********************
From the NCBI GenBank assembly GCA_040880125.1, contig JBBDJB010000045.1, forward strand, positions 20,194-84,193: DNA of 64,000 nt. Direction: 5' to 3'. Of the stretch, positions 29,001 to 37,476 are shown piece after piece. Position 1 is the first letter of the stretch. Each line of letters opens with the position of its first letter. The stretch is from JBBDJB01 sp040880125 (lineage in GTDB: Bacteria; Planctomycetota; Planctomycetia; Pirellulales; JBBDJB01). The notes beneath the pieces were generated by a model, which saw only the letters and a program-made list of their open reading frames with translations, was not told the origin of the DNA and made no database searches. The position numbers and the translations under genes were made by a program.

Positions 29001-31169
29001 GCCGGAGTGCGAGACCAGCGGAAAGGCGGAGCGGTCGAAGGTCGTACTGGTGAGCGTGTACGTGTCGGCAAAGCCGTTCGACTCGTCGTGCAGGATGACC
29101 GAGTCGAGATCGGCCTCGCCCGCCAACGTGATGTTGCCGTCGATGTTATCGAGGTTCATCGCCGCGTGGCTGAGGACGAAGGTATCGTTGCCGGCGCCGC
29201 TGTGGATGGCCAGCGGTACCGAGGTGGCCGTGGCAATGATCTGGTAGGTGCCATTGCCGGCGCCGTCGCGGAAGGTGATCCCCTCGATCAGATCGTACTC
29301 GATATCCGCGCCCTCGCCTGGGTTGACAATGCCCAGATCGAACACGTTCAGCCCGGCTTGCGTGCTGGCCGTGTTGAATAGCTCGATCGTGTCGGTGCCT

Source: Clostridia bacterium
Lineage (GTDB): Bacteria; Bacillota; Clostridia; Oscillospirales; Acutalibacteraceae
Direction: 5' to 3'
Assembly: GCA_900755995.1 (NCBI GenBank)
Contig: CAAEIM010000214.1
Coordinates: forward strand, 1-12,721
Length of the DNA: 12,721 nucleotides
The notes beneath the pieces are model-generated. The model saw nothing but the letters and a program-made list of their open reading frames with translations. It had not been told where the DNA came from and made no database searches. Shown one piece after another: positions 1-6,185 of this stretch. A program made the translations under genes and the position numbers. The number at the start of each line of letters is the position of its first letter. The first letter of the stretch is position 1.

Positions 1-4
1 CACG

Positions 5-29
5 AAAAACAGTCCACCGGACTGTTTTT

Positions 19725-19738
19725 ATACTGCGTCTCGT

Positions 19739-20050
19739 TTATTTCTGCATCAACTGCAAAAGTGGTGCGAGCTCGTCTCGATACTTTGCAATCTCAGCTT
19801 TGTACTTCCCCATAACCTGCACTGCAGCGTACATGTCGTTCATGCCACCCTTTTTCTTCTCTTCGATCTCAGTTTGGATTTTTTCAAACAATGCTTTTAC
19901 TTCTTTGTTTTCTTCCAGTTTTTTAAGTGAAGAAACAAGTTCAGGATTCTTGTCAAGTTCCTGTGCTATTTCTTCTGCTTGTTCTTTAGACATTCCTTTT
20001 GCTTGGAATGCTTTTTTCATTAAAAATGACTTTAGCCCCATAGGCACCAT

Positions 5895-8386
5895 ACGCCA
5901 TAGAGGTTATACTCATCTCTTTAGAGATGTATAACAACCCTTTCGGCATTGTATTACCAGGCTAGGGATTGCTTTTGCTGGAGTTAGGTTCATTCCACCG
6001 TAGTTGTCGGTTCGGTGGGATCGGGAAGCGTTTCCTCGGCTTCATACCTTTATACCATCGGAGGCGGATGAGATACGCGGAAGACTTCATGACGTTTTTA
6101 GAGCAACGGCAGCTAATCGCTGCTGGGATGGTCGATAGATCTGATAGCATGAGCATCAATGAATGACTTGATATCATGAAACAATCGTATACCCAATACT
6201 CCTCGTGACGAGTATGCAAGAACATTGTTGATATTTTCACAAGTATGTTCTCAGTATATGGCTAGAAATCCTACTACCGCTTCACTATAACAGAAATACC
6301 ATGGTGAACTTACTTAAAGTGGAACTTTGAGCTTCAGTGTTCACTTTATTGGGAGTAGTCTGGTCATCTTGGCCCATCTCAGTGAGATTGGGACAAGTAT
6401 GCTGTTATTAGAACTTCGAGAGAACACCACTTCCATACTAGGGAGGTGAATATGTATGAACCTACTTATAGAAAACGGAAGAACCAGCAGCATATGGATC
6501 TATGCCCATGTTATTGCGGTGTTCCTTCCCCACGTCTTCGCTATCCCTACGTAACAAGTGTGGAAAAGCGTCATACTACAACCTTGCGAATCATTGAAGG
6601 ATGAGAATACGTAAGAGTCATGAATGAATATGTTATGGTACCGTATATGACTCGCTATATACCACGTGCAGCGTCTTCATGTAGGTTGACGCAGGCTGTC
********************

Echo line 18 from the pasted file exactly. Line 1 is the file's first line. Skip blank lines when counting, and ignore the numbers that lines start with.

5 AAAAACAGTCCACCGGACTGTTTTT